#YesSheCan In-Depth: How To Be An LGBTQ+ Ally (In Life and At Work)

Life is hard enough without being made to feel excluded or unwelcomed by those around us. No one enjoys this feeling and yet, somehow, it still manages to happen in 2021.
By no means are we pointing the finger and saying ‘You are a horrible person and you should be reprimanded for your actions’. It’s more, ‘Oh, you’re not aware of what it means to be an ally? You want to do the right thing but you’re just not sure how to act around someone who doesn’t fit the gender norms of society? You want to learn more about what it means to be an ally?’.
Well, look no further than the blog below.

What does it mean to be an ‘ally’?

We’ve heard of this terms in reference to wars and soldiers, or countries supporting other countries in need of help. But, in this context, it means:

‘a person who has a genuine, strong concern for the well-being of LGBT people […] supports and accepts LGBT people, and advocates for equal rights and fair treatment’

                                                                                                                                                                                                                   – Youth Engaged 4 Change

However, it takes more than just agreeing with the above statement to become an ally. If you want to be the best ally you can be then you need to be active in your actions to show your support. 

How can I show my support?

We know it can be a struggle to be supportive of other people sometimes. Many of us fear we may use the wrong term to describe someone or inadvertently say something and cause offense, but we need to remember:


No one should judge you for trying to make an effort and wanting to educate yourself on an issue. All we would say is always proceed in a polite manner towards this subject and you’ll be fine. If you feel you have caused offense, then just acknowledge this and apologise. We all have to learn somehow—and surely it’s better to ask than making assumptions, no?

Here are some ways you can show your support:


Thankfully we’re living in the 21st century where we have all we could ever want to know about any subject right at our fingertips. So, get online (or read a book if you’d prefer) and do some research about different terms / identities within the LGBTQ+ community.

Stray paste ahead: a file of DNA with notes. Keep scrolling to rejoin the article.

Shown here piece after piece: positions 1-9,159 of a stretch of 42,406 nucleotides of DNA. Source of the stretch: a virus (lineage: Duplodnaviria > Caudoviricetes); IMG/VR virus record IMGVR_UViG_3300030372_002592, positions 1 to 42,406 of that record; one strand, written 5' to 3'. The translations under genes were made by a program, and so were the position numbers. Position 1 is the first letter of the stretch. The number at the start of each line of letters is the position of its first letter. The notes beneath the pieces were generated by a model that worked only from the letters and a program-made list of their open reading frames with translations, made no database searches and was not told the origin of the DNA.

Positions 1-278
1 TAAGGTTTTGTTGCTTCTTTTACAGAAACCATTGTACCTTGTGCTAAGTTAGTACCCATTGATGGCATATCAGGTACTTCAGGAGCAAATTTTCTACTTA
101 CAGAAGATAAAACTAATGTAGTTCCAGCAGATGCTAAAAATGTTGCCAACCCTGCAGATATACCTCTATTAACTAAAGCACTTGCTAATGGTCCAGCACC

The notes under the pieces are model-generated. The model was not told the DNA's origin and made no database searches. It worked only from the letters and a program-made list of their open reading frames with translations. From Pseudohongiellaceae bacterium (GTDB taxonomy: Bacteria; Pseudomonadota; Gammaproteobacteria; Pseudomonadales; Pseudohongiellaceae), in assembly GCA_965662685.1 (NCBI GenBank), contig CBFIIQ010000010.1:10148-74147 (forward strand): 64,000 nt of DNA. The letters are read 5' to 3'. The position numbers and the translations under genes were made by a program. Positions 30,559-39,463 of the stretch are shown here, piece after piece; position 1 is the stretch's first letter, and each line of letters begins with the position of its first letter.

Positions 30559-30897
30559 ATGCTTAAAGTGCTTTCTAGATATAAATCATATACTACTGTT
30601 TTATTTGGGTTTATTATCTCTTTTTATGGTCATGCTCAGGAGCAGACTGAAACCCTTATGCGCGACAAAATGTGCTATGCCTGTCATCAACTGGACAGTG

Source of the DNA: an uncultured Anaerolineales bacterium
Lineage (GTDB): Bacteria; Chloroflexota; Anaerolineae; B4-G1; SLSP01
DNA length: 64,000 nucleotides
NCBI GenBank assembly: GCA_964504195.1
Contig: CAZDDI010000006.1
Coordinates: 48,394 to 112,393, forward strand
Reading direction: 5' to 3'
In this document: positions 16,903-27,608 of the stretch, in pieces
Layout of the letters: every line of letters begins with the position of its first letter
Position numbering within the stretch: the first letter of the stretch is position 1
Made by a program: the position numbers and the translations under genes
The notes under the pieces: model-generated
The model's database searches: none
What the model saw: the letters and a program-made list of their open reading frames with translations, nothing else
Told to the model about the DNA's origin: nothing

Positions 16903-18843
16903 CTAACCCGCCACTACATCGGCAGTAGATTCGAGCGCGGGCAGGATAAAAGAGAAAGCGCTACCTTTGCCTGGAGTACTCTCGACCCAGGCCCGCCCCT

Pronouns are used in place of a proper noun such as someone’s name (e.g. I bumped into Peter the other day, he said we should go for lunch sometime). So, in this example, HE is the pronoun. 

You can do this both in person and on your social media pages!

Using your own pronouns conveys the idea to other people that you are comfortable with the idea of using them which can then have a positive impact by making those who already use them feel more comfortable and influence other people who had not previously used them to consider doing the same and therefore continues the process of normalising this within society. 


The best way to get to know someone is by talking to them. 

There’s so many options out there of fun activities / clubs and other places to go to. So, why not suggest going out for a meal or arrange an event and invite your LGBTQ+ friend(s) or colleague(s) along too.

Whilst there’s no pressure from either of you to ask questions about them as an LGBTQ+ individual, if you decide that you want to, and they are equally comfortable with having these questions put towards them (to check if they are okay with this then preface the conversation by saying if they don’t wish to answer or share anything that makes them feel uncomfortable speaking about that you’re totally fine with this) then some suggestions are:

  • When did you know you were lesbian/gay/bisexual/transgender/non-binary?
  • How did you know it was the right time to come out?
  • How can I best support you?

These are just suggestions—remember not to make the entire conversation about this. They are still a person and deserve to be treated as such. Be sure to also ask about their hobbies and other interests too!

Make a judgement call on when best to have this type of conversation. It might be best to hold off until knowing them for a fair amount of time.


The LGBTQ+ community faces injustices on a daily basis. For example:

‘ONE in FIVE LGBT people have experienced a hate crime or incident because of their sexual orientation and/or gender identity in the last 12 months’

                                                                                                                                                                                                                                                      Source: Stonewall

If you see an injustice happening then you need to take action. We don’t expect you to get directly involved but, depending on the environment and location of the incident, you need to source help from somewhere. This could be in the form of another colleague, your boss, a friend or family member or, in some circumstances, by contacting the police.

Even if you feel the issue isn’t worth reporting, you should still speak to someone and, at the very least, see what you can do to make a change to ensure the same thing doesn’t happen again in the future.

Get in contact!

IF you want to....